Bayesian estimation of cost-effectiveness ratios from clinical trials
Estimation of the incremental cost-effectiveness ratio (ICER) is difficult for several reasons: treatments that decrease both cost and effectiveness and treatments that increase both cost and effectiveness can yield identical values of the ICER; the ICER is a discontinuous function of the mean difference in effectiveness; and the standard estimate of the ICER is a ratio. To address these difficulties, we have developed a Bayesian methodology that involves computing posterior probabilities for the four quadrants and separate interval estimates of ICER for the quadrants of interest. We compute these quantities by simulating draws from the posterior distribution of the cost and effectiveness parameters and tabulating the appropriate posterior probabilities and quantiles. We demonstrate the method by re-analysing three previously published clinical trials. Copyright © 1999 John Wiley & Sons, Ltd.
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Volume (Year): 8 (1999)
Issue (Month): 3 ()
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- Daniel Polsky & Henry A. Glick & Richard Willke & Kevin Schulman, 1997. "Confidence Intervals for Cost-Effectiveness Ratios: A Comparison of Four Methods," Health Economics, John Wiley & Sons, Ltd., vol. 6(3), pages 243-252.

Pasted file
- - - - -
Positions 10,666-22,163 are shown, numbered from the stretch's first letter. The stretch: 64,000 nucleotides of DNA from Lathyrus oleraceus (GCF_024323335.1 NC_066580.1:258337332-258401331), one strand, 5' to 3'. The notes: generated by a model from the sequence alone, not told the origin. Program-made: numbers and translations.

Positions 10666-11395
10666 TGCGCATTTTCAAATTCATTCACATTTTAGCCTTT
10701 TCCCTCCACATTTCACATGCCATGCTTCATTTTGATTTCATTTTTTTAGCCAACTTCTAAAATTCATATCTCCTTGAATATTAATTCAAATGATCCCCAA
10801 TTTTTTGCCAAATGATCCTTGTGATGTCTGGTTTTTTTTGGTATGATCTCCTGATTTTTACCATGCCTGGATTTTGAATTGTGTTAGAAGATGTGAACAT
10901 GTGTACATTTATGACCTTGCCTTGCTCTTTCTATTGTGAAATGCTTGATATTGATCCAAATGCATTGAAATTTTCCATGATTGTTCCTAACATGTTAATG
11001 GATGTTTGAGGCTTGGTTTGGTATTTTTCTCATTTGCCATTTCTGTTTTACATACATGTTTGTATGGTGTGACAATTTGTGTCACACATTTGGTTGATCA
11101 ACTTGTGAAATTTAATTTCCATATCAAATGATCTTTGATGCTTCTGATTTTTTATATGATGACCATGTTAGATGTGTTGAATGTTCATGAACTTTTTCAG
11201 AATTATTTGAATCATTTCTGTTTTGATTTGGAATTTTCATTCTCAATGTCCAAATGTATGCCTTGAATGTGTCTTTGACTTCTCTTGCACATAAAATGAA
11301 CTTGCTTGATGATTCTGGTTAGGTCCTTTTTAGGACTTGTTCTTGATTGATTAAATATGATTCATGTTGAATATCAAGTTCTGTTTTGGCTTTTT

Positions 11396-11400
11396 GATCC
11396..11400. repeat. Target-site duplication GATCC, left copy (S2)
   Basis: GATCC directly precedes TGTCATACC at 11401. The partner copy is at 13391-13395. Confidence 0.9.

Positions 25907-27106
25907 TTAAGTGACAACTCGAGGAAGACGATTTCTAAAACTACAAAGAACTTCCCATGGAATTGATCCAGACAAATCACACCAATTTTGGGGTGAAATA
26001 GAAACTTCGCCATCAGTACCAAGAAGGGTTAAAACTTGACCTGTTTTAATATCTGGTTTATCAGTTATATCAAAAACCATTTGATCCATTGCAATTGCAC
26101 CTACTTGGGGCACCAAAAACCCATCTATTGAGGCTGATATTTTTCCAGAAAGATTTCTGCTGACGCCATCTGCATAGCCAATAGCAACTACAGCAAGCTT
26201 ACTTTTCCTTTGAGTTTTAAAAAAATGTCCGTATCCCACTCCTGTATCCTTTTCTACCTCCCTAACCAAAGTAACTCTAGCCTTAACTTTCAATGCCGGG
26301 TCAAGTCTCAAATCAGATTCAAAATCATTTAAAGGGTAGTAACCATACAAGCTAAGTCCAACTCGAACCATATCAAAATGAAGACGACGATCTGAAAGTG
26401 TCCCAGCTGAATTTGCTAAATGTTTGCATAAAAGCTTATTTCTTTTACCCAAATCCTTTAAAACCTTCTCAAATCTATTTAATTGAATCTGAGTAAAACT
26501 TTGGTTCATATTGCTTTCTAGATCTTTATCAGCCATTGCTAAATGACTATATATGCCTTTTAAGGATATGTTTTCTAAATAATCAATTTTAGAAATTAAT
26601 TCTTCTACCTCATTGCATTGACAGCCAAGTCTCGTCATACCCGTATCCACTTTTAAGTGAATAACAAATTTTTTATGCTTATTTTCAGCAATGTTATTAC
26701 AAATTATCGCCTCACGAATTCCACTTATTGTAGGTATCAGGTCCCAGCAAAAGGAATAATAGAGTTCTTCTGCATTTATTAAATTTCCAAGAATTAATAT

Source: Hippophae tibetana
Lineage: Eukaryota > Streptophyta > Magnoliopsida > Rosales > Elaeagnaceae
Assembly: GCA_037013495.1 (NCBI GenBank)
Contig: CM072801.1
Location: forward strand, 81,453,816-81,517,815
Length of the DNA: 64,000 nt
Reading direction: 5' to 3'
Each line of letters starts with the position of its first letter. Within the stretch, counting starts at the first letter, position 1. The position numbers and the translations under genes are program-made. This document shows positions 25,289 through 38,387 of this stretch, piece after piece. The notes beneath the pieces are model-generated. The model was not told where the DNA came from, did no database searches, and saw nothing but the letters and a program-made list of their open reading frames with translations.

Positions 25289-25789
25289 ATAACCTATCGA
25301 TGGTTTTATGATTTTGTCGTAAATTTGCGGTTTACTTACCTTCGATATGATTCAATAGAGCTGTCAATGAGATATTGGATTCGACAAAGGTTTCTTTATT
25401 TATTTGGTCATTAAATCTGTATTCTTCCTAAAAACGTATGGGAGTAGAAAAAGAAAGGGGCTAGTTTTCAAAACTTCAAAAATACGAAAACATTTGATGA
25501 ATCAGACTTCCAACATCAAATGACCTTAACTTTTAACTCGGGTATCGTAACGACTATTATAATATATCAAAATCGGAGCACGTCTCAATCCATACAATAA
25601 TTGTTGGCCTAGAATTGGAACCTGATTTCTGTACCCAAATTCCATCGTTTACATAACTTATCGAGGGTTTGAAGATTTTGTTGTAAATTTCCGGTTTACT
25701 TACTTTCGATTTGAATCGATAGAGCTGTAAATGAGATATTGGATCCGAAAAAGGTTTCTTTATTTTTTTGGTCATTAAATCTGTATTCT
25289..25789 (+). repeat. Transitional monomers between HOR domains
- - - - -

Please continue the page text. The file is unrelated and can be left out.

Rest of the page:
- Daniel F. Heitjan, 2000. "Fieller's method and net health benefits," Health Economics, John Wiley & Sons, Ltd., vol. 9(4), pages 327-335.
- Andrew H. Briggs & David E. Wonderling & Christopher Z. Mooney, 1997. "Pulling cost-effectiveness analysis up by its bootstraps: A non-parametric approach to confidence interval estimation," Health Economics, John Wiley & Sons, Ltd., vol. 6(4), pages 327-340.
- Eugene M. Laska & Morris Meisner & Carole Siegel, 1997. "Statistical Inference for Cost-Effectiveness Ratios," Health Economics, John Wiley & Sons, Ltd., vol. 6(3), pages 229-242.
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